- No products in the cart.
This Week on the Farm 1/5/11
Well it is the start of a new year and we are definitely looking forward to 2011. Nothing says excitement like looking at seed catalogs and we have spent the last week or so pouring over seed catalogs. All of the new varieties and all of the color photos make us long for spring when the earth warms up and green things start to grow. We have finally decided on all of the varieties (except what types of lettuce to grow) and will be ordering seeds in the next week or two. If you want to see what we are planning on growing take a look at the 2011 Crop list in the Misc. section of our website.
This year all of the seed we are going to plant will be certified organic. Although we do not technically need to do this since we are still considered in transition to becoming certified organic, we believe that it is important to do everything we can to provide you with the best produce. It will be another 2 1/2 years until we can become certified organic (the transition stage is three years from the last application of a restricted substance, which in our case was treated sweet corn seed), but we are doing everything we can to follow the guidelines of organic farming.
We are really excited to be able to buy all of our seed potatoes right here in Wisconsin! That statement may sound odd as Wisconsin is the third largest potato producing state, but finding certified organic potatoes is harder than you may think. Potatoes are vegetatively propagated, which means the “seed” that we use to grow new potatoes is the same as the spud you serve at the dinner table. That “seed” can hold all of the viruses, fungi, and bacteria that the plant came in contact with over the course of the growing season. If you plant that “seed,” all of those pathogens are there with the plant and can be easily spread to the new potato crop. To prevent this from happening, any potatoes that a farmer produces and does not sell must be removed from the field and destroyed. New potatoes that have been certified as “clean seed” have to be purchased each year in order to grow potatoes. *Fun Fact-Wisconsin has the most stringent laws concerning clean potato seed in the United States*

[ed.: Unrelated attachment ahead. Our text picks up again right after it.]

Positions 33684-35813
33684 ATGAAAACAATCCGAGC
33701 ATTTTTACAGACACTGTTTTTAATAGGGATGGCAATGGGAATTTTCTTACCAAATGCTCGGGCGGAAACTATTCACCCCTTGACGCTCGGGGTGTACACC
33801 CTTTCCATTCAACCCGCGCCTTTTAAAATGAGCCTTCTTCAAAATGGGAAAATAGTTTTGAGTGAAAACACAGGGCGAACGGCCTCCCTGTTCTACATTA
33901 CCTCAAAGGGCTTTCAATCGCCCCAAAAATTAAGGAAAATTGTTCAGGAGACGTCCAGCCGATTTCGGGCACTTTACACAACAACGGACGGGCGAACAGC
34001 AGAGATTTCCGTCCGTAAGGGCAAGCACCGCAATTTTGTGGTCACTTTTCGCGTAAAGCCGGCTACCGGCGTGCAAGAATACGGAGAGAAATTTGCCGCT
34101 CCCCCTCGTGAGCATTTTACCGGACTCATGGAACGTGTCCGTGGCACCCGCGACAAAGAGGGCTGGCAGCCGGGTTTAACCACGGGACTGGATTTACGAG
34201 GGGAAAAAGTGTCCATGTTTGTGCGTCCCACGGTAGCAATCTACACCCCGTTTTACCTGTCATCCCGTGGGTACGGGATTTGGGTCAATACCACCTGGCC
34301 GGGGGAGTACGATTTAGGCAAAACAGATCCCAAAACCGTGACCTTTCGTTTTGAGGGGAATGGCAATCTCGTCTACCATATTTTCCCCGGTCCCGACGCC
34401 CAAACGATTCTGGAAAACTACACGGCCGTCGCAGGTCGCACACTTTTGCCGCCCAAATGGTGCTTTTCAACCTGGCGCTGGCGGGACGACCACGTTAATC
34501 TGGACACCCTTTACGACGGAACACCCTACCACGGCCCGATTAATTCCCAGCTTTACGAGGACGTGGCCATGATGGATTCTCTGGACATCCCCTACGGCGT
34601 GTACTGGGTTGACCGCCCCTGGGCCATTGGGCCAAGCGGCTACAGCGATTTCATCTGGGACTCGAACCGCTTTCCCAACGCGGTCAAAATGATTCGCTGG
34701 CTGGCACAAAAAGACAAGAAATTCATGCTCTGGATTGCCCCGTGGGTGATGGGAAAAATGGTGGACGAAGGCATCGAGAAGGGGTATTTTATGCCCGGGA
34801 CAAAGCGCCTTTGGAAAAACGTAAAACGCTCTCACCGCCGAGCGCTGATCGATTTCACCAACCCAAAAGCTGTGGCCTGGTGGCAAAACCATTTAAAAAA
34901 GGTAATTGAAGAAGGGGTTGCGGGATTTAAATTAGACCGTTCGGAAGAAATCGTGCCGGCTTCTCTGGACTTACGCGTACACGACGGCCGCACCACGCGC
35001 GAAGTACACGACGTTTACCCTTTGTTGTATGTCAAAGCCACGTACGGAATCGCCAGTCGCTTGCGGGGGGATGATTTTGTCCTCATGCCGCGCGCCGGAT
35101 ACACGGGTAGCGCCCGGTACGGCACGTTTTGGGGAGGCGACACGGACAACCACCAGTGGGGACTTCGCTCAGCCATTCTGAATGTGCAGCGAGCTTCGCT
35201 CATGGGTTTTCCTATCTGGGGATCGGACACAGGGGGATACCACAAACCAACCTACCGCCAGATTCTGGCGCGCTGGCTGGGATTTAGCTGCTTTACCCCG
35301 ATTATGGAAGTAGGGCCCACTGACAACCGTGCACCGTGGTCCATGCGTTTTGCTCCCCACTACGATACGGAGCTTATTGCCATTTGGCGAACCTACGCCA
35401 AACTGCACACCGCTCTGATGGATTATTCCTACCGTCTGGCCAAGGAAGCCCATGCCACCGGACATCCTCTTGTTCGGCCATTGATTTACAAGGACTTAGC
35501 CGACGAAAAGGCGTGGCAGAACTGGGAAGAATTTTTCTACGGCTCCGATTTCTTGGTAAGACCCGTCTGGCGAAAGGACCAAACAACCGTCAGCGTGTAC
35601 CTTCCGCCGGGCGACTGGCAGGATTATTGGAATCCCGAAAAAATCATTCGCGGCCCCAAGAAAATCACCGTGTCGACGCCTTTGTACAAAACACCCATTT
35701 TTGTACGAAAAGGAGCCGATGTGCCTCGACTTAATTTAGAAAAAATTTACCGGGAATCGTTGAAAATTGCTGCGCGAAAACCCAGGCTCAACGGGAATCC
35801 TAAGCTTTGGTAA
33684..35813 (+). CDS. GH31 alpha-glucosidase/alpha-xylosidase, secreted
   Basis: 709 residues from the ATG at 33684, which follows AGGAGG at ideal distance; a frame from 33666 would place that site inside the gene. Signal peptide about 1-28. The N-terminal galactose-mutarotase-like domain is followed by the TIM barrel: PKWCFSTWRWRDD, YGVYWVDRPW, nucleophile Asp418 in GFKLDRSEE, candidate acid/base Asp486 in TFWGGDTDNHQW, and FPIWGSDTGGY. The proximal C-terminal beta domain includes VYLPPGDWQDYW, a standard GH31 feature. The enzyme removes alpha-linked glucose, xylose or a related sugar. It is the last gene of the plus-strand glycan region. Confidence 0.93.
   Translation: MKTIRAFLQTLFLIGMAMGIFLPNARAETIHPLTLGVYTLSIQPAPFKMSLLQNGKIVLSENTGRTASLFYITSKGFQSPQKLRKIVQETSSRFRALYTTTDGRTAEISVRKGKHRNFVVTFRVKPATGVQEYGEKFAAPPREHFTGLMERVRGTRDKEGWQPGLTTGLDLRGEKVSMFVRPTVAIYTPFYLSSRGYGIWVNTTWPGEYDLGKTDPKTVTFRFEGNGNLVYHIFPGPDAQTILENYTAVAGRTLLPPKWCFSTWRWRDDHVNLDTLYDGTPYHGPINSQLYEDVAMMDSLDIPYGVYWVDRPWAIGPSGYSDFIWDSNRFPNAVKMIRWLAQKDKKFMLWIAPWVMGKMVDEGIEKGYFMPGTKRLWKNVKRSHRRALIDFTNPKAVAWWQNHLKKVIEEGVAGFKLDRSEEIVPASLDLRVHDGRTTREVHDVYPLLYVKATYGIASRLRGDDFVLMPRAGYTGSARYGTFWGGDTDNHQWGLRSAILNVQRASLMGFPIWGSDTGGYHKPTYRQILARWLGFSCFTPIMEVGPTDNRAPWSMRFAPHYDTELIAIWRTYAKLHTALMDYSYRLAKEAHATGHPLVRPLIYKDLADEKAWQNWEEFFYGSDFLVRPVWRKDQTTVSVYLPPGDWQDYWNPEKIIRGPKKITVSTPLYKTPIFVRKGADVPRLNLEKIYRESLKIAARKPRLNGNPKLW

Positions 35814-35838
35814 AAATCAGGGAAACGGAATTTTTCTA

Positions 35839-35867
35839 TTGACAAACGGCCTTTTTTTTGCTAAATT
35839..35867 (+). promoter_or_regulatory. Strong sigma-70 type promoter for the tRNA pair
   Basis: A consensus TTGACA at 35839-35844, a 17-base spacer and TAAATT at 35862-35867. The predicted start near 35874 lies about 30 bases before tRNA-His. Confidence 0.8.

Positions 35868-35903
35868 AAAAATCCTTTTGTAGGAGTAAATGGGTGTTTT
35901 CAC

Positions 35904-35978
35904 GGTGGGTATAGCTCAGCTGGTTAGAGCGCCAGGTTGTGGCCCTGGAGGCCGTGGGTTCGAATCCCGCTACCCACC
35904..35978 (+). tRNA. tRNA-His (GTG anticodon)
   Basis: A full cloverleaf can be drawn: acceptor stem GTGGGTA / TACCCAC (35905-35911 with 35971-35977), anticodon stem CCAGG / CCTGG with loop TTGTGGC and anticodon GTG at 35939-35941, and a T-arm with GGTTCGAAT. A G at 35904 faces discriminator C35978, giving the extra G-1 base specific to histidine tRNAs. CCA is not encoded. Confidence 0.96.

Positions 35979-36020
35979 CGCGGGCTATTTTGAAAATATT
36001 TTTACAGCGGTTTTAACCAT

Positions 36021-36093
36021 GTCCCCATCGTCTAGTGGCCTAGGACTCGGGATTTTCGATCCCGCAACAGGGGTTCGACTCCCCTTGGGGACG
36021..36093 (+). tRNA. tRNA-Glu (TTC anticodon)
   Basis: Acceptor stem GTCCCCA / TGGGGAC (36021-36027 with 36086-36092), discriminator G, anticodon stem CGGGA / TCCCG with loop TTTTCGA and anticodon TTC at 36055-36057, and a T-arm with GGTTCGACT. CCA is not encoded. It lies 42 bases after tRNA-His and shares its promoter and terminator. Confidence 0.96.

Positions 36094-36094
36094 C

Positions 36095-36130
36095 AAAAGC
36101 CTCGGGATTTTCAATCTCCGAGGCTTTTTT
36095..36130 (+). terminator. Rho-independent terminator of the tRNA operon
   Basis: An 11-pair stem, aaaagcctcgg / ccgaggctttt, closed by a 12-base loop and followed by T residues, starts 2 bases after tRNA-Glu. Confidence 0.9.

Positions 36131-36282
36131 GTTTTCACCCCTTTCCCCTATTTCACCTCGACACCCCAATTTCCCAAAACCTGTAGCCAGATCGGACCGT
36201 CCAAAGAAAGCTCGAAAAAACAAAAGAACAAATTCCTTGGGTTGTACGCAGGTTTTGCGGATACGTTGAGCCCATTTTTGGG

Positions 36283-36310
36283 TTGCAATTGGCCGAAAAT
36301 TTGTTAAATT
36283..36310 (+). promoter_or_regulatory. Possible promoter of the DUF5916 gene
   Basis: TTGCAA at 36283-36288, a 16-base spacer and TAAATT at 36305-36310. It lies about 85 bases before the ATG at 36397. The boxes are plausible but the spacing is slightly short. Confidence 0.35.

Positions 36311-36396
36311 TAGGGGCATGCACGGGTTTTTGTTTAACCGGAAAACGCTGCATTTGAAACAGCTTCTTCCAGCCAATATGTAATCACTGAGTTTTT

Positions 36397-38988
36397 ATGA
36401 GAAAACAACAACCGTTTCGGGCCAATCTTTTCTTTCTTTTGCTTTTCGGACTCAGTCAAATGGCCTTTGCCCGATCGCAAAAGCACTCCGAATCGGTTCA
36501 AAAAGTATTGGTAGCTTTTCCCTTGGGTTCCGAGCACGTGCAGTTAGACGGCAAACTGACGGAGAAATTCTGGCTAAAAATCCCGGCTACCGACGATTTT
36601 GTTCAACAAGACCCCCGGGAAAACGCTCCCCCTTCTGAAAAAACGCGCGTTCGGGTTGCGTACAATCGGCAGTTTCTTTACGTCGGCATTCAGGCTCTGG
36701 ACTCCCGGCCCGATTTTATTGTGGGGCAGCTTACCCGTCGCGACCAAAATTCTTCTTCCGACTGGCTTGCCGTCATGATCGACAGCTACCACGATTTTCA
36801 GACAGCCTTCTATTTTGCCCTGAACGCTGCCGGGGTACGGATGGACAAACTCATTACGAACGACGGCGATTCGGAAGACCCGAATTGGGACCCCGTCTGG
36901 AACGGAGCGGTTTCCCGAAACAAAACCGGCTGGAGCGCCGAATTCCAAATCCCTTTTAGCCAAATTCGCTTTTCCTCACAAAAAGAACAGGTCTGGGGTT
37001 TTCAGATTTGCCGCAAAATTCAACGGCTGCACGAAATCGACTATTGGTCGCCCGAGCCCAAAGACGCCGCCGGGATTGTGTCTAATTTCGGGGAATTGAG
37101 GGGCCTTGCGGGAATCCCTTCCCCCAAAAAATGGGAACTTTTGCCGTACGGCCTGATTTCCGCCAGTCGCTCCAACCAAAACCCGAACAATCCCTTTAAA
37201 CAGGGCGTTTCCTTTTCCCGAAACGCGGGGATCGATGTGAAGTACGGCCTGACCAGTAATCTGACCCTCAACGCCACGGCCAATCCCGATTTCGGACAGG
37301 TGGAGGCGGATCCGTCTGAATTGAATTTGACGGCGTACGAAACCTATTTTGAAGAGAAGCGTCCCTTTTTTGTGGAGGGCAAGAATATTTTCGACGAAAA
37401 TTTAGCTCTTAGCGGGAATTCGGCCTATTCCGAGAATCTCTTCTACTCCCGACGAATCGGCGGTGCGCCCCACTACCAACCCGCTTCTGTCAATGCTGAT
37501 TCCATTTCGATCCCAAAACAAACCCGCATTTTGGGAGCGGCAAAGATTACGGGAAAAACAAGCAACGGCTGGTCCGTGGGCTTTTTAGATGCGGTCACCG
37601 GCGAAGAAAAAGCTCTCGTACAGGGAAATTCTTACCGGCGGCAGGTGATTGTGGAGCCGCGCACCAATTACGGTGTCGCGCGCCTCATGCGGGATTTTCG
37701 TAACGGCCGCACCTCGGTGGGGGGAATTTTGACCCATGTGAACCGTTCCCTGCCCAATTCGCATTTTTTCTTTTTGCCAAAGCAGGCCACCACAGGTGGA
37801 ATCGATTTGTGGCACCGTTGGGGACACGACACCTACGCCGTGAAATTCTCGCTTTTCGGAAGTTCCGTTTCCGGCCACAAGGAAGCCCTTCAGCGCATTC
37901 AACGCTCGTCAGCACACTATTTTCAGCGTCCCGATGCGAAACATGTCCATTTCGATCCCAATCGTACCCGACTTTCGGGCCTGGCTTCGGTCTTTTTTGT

Buying certified clean seed is fairly easy, especially here in Wisconsin. Buying certified clean seed that is also certified organic is difficult. The major producers are located in the northeast and the northwest of the U.S., not in the midwest. The cost of shipping potatoes can be enormous. That is why we are so thrilled to find a C.S.A. right here in Wisconsin that produces certified organic clean seed. Check out Vermont Valley Community Farms to learn more about their potato growing philosophy.
Another cool C.S.A. style program we found was through High Mowing Organic Seeds. High Mowing is an organic seed company out of Vermont and they offer a C.S.S. This is a community supported seed share. If you bought a share between November 1 through December 31, 2010, you would get 10% off of your order. So if you paid $90 in 2010, you get $100 of seeds or supplies in 2011. Needless to say, we definitely took advantage of this program. We will let you know what we think of their service, seed availability, and seed quality.
And in other news, we bought more blue totes! Last season we were always running low on blue totes. We have added 64 new totes to our stock pile. We bought out the Madison and Beaver Dam Menards, so if you were looking for blue totes, sorry, we got there first:)